Thursday, March 23, 2006
Foulke could pitch Saturday; Papelbon sent to 'pen
FORT MYERS, Fla. -- Jon Papelbon is going to the bullpen, Keith Foulke is headed for his first appearance on the mound and Boston's bullpen is finally taking shape 11 days before Opening Day.
Red Sox manager Terry Francona said Thursday the promising and versatile Papelbon will start the season as a reliever and Foulke, who had offseason knee surgery, will pitch in a minor-league game Friday. He could work in his first major-league game this spring on
"Our bullpen looks really good," Francona said.
It was really bad last season.
Red Sox relievers had a 5.17 ERA and the fewest strikeouts in the majors in 2005. Since then, the team restocked its bullpen with right-handers Julian Tavarez, Rudy Seanez and David Riske and still has Mike Timlin after parting with Chad Bradford and Mike Myers.
The 25-year-old Papelbon provided a late-season boost. He made 14 relief appearances and three starts after being called up from Triple-A Pawtucket and making his major-league debut July 31. He finished the season with a 3-1 record and a 2.65 ERA.
As a reliever, he allowed no runs in nine of his last 10 regular-season games. He also pitched twice out of the bullpen in the playoffs with five scoreless innings in which he allowed two hits and no walks and struck out two.
Papelbon, whose long-term future appears to be in the rotation, allowed two runs in five innings as a starter in Wednesday night's 5-4 loss to the New York Yankees. After the game, Francona told him he was being sent to the bullpen.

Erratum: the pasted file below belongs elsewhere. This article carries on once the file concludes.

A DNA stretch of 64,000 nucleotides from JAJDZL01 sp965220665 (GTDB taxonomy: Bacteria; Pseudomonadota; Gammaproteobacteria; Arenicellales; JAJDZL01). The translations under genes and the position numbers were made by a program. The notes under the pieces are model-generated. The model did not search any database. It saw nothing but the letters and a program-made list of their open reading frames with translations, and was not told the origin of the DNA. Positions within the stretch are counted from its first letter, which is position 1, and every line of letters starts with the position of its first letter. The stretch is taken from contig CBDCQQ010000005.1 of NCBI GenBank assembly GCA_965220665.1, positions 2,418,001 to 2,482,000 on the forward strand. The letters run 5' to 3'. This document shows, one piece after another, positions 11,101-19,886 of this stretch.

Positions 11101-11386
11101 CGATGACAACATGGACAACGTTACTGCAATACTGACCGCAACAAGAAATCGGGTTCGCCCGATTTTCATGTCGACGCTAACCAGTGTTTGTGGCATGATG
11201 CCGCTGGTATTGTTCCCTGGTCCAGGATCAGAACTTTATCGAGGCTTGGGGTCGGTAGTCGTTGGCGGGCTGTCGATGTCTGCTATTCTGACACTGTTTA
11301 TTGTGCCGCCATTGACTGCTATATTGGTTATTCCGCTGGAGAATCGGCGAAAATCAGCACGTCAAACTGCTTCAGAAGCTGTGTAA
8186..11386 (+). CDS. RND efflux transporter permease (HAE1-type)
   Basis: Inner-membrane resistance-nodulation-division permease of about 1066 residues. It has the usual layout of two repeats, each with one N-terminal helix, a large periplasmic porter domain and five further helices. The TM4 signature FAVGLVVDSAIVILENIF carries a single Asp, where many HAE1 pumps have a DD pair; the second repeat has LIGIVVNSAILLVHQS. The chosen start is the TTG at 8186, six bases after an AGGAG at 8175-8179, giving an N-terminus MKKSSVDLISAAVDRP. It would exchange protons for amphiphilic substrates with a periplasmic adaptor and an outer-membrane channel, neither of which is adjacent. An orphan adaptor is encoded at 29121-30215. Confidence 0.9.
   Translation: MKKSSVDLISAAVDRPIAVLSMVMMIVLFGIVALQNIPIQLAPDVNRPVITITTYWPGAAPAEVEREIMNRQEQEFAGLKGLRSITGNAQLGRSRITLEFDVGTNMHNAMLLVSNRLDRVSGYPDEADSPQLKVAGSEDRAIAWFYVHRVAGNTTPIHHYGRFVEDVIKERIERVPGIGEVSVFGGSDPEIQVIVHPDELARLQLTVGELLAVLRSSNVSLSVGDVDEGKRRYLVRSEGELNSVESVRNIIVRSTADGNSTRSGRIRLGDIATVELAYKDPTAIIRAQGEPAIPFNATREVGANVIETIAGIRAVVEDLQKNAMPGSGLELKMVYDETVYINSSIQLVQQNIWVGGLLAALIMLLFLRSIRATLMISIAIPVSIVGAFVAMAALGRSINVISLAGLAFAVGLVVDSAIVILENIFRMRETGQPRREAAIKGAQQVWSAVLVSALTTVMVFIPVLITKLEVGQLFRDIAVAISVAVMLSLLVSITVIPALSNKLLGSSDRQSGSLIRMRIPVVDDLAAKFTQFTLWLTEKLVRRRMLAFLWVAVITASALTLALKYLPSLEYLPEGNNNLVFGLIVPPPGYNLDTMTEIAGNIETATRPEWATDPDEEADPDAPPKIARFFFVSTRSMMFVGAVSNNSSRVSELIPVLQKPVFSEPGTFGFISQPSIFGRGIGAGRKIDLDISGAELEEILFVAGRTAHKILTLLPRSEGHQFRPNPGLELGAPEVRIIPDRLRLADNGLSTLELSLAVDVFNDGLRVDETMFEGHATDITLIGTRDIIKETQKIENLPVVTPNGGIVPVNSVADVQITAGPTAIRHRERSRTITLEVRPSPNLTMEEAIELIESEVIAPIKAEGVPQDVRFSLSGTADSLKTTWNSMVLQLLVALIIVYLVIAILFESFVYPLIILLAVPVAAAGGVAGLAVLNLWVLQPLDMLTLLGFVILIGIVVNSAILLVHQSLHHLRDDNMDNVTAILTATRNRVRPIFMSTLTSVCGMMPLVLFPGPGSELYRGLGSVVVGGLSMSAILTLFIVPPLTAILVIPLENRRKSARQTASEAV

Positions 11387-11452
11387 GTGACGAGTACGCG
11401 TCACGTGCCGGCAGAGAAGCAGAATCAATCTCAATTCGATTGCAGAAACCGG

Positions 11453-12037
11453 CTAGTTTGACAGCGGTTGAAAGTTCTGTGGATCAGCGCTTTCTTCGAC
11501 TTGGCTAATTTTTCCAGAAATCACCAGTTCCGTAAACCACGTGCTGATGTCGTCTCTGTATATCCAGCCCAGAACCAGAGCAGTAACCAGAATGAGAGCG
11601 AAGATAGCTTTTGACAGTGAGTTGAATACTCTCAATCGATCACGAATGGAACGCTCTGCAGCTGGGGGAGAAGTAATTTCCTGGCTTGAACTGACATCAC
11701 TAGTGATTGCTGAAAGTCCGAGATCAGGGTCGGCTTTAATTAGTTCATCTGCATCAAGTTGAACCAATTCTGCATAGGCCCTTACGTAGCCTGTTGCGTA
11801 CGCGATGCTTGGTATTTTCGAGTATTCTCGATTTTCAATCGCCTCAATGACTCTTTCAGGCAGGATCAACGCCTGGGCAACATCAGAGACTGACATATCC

"I think he knew" before being told, Francona said. "I wanted to make sure he understood that this was not a demotion. Last year, having very minimal major-league experience, we were very comfortable when we would get him in the game and we will be that way again."
Papelbon and Foulke can both pitch more than one inning in a game. On Friday, Foulke will relieve Curt Schilling when the Red Sox play the Ottawa Lynx, Baltimore's Triple-A team. If Foulke doesn't pitch too much, Francona said the right-hander could work Saturday at home against the Toronto Blue Jays.
"He doesn't really care where he pitches, if he's pitching in [Class-A] Lowell or he's pitching in a major-league game," Francona said. "I'll be excited to get him going. It's nice to kind of have him in the fold. ... It's nice to give him some repetition. The game's faster" than it is in workouts.
Foulke had arthroscopic surgery on his left knee last July and went 5-5 with a 5.91 ERA and four blown saves as he struggled with the knee and personal problems. He began last season with a 3.04 career ERA after six consecutive seasons without an ERA above 2.97.
Francona said he doesn't think Foulke is uncertain about what he can accomplish.
"I think he feels pretty good about himself," Francona said. "I just think what he can do is so good that if he comes out and gives up a home run and you just kind of bail on him, we're losing somebody who can be so effective."
Tavarez pitched for St. Louis last season and for the Dominican Republic in the World Baseball Classic.
"I think [the WBC] helped him," Francona said. "He pitched enough consistent innings. He looks like he's ready to go."
Seanez, coming off two strong seasons in San Diego, allowed eight earned runs in eight innings in spring training before going one inning in Thursday's 4-3 loss to Minnesota. He allowed a walk and two hits but no runs.
"Rudy is kind of a power [pitcher] that I think spent all of spring trying to establish that fastball," Francona said.
Riske, obtained from Cleveland, is 0-2 with an 11.57 ERA in 9 1/3 innings.
"David's had a tough spring," Francona said. "That doesn't mean he's going to have a tough season."